We’re Not Kidding Around: We’re Getting Goats

If you were to poll the six members of the Hust Roost on what enterprise we are looking forward to the most, I feel pretty confident that you would find a clear winner: goats. It took us a while to consider goats, and a goat farm a couple miles down the road that went out of business at least turned me off to the idea of it. Obviously, we have since warmed up to them.

This picture of a very happy Rachel was
taken at Dave George’s house.
When researching and discussing what things we wanted to do on our farm, it became clear that we had room for and wanted to try at least one type of milking animal. Our choices came down to having a family cow, a couple goats, or some sheep (we never really looked into yaks). As we try to be a practical bunch, we studied up on all of them in an attempt to discover which creature would fit our farm the best and would reap the most rewards for the least risk.
The pros for goats began to pile up. They would provide good-tasting milk at a rate that was easily what we would need (a cow would produce way more than we would need!). Health-wise, the Journal of American Medicine says, “Goat milk is the most complete known food.”
It is much easier to digest than cow milk and has more nutrients.  Their milk is also ideal for making cheese, soap, and lotion because of its high butterfat content and binding ability. They are great for clearing brush (and the good Lord knows we have some of that to do). They are hardy and relatively inexpensive (especially compared to a cow). They have strong personalities, the kids are a hoot, and it is easy to see them becoming a draw for the farm.
One negative of having goats would be that they will need an excellent fence. A common saying is that “if you take a bucket of water, throw it on your fence, and some of it gets through, so will your goat.” But after some consideration, we have decided that we are willing to invest in a very solid fence. We also decided to stay away from electric fencing. Although cheaper and more mobile, we want to make our farm as human kid friendly as possible. In our minds, this means leaning up against the fence to check the goats out and reaching through it to pet the curious creatures. We also think that it will look a lot better and fits our farm scheme of being a welcoming place better than electric fencing.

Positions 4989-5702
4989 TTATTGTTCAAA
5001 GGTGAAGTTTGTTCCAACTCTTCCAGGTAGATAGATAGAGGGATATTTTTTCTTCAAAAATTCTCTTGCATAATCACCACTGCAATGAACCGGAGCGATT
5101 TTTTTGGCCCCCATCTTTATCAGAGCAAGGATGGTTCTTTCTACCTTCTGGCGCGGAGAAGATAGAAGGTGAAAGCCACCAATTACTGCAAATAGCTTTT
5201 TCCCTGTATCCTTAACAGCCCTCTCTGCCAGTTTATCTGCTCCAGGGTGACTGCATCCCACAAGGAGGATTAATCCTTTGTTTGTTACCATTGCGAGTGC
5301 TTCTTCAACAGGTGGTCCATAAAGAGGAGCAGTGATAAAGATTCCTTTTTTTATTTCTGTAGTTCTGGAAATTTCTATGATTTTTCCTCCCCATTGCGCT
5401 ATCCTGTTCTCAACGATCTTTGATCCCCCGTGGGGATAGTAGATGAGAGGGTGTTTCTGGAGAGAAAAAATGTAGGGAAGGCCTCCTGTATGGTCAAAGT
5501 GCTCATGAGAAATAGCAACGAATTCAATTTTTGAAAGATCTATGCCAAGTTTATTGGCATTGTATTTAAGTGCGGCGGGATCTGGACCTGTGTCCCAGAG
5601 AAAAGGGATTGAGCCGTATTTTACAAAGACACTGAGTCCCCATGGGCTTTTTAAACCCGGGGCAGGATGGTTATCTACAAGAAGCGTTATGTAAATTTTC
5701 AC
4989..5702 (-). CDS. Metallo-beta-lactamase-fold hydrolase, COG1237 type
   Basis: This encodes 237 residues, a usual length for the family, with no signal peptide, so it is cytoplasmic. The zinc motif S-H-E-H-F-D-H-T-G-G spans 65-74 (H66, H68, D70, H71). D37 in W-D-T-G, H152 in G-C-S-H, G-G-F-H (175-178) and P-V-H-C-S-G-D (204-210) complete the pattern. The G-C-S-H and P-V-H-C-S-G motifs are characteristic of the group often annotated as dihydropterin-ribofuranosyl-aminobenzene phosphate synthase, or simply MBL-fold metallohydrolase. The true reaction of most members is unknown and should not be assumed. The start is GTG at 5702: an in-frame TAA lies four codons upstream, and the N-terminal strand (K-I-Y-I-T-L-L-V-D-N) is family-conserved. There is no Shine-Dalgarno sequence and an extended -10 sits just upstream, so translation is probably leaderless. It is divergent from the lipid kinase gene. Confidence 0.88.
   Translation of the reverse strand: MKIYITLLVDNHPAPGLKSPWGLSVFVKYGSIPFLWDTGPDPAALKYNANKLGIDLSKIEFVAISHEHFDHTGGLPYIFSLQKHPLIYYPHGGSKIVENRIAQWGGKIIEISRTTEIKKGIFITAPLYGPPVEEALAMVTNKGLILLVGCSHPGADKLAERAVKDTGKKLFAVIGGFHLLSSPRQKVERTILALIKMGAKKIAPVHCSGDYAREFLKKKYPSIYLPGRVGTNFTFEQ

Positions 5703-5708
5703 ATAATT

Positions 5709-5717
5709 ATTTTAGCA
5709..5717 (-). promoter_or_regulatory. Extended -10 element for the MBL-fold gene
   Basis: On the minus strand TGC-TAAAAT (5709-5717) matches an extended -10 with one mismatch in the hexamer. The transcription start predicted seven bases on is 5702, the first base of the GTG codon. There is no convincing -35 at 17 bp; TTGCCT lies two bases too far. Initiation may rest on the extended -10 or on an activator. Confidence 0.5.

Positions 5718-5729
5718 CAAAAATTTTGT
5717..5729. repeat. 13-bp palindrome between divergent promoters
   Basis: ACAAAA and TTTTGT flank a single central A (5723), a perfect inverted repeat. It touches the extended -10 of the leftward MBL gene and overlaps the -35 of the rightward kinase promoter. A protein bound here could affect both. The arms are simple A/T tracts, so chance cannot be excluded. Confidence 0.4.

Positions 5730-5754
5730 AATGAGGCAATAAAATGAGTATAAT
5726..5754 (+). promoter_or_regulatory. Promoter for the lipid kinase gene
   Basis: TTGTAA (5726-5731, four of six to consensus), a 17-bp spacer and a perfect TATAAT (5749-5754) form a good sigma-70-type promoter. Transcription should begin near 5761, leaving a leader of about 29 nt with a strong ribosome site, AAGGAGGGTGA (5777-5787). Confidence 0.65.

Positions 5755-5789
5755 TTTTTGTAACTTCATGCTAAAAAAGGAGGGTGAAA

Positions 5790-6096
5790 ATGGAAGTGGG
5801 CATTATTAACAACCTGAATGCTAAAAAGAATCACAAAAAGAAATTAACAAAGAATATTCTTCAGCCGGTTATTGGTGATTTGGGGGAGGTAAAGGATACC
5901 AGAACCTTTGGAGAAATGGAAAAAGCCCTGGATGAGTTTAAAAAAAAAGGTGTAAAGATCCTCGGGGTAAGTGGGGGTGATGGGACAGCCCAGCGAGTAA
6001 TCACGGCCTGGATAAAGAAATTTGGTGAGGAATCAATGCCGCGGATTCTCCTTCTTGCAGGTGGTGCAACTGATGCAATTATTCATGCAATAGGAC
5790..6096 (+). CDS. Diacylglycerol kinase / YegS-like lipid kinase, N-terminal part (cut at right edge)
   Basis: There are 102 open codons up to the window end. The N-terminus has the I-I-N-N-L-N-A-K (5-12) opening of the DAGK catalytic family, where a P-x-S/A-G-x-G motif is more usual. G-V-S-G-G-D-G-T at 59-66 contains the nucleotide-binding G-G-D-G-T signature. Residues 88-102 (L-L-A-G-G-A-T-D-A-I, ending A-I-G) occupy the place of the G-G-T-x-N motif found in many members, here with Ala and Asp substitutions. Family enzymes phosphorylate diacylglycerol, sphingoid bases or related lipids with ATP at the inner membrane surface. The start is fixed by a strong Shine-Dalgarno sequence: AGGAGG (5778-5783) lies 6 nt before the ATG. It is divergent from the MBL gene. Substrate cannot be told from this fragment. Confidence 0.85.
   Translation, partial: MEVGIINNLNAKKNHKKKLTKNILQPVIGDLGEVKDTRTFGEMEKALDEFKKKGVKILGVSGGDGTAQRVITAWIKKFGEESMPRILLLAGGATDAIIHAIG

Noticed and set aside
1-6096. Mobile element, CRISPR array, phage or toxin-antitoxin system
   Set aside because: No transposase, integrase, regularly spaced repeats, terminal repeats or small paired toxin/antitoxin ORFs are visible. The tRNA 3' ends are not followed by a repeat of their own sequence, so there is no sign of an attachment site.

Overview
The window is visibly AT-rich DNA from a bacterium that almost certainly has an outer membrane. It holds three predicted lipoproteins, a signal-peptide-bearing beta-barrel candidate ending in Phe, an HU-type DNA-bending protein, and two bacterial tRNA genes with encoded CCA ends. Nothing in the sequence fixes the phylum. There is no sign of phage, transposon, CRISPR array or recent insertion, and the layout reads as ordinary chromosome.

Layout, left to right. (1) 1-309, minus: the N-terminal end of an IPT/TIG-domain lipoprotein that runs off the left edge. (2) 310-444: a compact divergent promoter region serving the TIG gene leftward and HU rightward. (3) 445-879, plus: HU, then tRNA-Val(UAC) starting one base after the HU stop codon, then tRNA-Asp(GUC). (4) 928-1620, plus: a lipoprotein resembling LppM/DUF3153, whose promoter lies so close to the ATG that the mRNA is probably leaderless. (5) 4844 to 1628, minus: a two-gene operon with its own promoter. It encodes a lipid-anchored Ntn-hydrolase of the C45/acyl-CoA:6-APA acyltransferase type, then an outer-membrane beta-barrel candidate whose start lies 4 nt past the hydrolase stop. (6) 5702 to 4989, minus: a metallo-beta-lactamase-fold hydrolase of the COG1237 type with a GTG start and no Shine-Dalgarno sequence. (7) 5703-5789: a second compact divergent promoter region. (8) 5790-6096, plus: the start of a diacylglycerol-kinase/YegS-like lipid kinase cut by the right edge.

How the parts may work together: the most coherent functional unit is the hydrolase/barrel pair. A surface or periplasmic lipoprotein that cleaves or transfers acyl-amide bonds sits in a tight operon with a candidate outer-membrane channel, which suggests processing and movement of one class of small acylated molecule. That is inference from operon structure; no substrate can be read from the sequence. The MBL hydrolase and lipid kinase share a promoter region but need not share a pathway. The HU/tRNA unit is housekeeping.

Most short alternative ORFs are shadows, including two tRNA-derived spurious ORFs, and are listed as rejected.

The other big negative of having goats, or any milking creature, is that we will have to milk them every day. We have decided that we are willing to put that work in and that it will be offset by a few things. 1) There are six of us. That means I don’t have to milk every day. 2) We are only going to have a couple goats. That means milking really won’t take that long (a good goat milker can do an average goat in 2 minutes). 3) We will have as much milk as we can drink. And 4) Rachel wants to do all the milking because she is already in love with them (No, we don’t have them yet. Yes, I still expect that I will be doing my share of milking).
The shirt that Tom and Hannah got Dad (Joe),
who is very excited for the goats.
Our plan is to get a couple goats (heavily leaning towards nubians, as they are good for both milking and meat) this upcoming spring. We have an area that will suffice for them in the summer, and preparing winter housing for them throughout the summer will be on the ultra-urgent list. Depending on how old they are when we buy them, they may not be ready to kid and milk for a while, and it may be a while before we taste any of them. We intend to start out small, only producing what we can eat ourselves as we test the market for selling goat meat— over 60% of the red meat consumed in the world is goat, and apparently there is quite the market for it). It is legal to sell raw milk and cheese at the farm, but there are many stipulations, and we will have to look further into it to see if it is worth following such stipulations. In the meantime, we plan on keeping the milk for personal use (and letting some family and friends try it!), making cheese for personal use, making soap (which we will sell), and recycling old milk to the other animals on the farm (it is a great source of protein).
At the very least, goats will be an adventure, and we are looking forward to giving them a try.

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